Researchers reveal protein function that could improve chemotherapy
Scientists have found that the RFWD3 protein could play a role in recruiting DNA key repair and signalling factors, impacting chemotherapy.
A group of researchers has revealed a protein that seems to play a vital role in recruiting DNA key repair and signalling factors; the team say that if they are right, the discovery could be important for future chemotherapy treatment.
The researchers, from the University of Copenhagen, Denmark, say that these findings could provide new methods to inhibit repair processes and make chemotherapy more efficient.
“We have found strong evidence that the protein RFWD3 is responsible for orchestrating the repair of different DNA lesions induced by chemotherapy. If we can inhibit this protein, we could potentially block cells from tolerating DNA lesions, which could lead to more effective chemotherapy in the future,” said Julien Duxin, group leader.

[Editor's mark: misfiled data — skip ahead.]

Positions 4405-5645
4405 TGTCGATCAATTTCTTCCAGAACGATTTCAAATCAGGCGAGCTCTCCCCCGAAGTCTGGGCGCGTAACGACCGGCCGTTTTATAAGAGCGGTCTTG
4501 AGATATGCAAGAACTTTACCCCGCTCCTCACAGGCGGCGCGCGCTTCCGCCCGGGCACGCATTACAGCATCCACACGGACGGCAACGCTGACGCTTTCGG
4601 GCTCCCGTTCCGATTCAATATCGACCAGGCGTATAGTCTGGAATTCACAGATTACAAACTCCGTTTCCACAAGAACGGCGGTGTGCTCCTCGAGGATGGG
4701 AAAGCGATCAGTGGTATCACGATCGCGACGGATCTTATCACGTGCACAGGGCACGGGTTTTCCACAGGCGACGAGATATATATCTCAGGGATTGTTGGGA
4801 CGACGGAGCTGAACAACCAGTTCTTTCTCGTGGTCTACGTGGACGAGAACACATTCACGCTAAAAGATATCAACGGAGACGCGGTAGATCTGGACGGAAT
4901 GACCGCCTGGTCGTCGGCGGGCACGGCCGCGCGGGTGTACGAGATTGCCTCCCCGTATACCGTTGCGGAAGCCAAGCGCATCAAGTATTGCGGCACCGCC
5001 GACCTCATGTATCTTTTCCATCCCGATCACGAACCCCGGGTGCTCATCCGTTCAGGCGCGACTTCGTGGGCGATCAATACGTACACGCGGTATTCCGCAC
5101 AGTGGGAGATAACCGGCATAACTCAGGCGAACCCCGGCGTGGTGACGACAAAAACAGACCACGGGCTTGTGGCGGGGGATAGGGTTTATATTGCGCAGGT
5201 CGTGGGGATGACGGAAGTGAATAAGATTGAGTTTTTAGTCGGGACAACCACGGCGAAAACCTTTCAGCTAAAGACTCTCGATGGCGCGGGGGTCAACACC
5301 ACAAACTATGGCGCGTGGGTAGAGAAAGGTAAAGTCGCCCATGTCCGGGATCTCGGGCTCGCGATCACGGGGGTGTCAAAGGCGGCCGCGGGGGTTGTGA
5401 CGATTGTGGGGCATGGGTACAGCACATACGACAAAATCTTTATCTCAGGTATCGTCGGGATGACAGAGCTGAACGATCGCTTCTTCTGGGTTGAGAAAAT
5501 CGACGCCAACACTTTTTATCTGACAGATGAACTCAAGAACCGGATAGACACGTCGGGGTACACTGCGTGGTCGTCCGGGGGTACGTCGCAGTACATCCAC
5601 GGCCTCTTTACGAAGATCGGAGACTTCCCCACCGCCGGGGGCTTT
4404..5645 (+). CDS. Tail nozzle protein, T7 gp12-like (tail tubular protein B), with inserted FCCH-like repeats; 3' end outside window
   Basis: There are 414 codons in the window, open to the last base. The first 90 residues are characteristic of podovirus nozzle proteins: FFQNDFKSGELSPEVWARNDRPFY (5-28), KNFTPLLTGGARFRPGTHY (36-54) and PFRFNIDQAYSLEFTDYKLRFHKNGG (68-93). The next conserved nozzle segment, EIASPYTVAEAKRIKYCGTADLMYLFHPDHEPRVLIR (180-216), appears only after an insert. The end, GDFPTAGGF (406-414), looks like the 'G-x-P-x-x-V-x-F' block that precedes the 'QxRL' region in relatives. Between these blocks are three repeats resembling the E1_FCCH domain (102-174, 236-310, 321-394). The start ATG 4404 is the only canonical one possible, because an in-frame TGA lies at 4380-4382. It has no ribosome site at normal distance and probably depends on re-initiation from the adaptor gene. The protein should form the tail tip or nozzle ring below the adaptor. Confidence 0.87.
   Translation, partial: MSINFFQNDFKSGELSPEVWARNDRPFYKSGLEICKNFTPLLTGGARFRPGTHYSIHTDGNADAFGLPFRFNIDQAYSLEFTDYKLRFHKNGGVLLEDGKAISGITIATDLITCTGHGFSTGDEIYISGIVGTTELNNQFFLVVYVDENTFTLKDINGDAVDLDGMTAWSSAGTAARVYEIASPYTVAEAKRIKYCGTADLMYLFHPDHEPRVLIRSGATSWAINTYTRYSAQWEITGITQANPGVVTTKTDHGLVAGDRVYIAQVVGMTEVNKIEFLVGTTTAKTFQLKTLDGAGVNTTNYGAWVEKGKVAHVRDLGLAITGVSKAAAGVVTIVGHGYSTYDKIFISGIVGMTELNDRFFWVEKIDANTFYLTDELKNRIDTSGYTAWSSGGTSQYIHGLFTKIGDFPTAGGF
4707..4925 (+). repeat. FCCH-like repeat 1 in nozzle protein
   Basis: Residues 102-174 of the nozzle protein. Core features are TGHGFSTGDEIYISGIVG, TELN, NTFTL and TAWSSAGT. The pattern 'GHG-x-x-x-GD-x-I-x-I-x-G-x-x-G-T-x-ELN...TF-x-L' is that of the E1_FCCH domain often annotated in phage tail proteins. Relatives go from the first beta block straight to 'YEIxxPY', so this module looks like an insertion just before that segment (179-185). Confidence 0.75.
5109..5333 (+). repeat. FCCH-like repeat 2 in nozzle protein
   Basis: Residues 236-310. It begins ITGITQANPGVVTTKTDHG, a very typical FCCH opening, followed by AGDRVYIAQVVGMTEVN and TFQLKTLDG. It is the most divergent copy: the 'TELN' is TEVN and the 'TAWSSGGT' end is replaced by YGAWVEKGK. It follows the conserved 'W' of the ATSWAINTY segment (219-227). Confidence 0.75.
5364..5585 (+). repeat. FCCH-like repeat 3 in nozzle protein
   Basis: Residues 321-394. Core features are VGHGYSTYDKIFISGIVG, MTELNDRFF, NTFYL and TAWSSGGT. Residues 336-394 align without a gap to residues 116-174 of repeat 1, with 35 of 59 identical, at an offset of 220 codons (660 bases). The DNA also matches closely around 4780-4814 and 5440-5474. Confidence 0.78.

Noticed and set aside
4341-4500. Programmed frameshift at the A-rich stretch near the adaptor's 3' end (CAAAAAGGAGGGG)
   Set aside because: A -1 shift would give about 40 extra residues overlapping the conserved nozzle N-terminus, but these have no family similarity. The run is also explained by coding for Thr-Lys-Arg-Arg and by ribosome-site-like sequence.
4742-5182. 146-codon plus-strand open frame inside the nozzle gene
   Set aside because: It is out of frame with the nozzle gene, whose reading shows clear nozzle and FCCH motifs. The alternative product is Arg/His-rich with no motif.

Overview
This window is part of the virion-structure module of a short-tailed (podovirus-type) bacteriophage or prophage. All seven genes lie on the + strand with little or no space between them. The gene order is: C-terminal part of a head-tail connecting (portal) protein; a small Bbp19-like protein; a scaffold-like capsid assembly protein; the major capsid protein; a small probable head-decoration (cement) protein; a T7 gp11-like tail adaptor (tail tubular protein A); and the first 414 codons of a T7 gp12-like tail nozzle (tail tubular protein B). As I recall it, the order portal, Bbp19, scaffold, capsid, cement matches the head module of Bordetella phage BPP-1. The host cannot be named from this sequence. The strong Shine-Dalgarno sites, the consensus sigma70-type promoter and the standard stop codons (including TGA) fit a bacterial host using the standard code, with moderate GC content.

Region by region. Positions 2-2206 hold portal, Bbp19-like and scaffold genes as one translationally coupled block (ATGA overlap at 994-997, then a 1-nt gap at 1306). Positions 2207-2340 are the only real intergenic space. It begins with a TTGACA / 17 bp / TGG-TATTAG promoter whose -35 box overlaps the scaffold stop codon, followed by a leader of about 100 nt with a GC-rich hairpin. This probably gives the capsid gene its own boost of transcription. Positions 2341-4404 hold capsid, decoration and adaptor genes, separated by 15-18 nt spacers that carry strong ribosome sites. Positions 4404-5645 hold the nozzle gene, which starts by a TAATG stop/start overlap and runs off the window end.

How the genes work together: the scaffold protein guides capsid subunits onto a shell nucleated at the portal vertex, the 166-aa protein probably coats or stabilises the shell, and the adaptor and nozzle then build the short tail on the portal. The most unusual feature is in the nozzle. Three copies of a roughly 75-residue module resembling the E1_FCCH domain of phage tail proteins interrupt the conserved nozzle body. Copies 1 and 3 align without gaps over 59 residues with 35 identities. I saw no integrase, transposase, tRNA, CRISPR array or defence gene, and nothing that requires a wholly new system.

The group focused their research on understanding the basic principles of DNA replication and DNA repair which allow cells to repair genomic lesions like the ones induced by chemotherapy.
Using egg extracts from African frogs, which contain the same repair factors as the ones present in human cells, the group was able to identify the protein RFWD3 as a critical co-ordinator of the repair events that happen when cells are replicating across from DNA lesions. The group observed that the absence of the protein leads to a profound defect in recruitment of the components needed to repair and tolerate the damage.
“Repairing DNA lesions is a complex sequence of multiple events. Our goal is to identify the proteins at each event, which are essential to do this type of repair,” said Duxin.
The group is now trying to set up simple systems so it becomes possible to molecularly study how these damages are repaired.
“We have very little knowledge about how most of these lesions caused by chemotherapy are repaired inside our cells. We are setting up different model systems to study this in detail and identify the key enzymes essential to this process. And by knowing those key enzymes we also get key targets that companies can aim to inhibit,” Duxin concluded.
The study was published in Molecular Cell.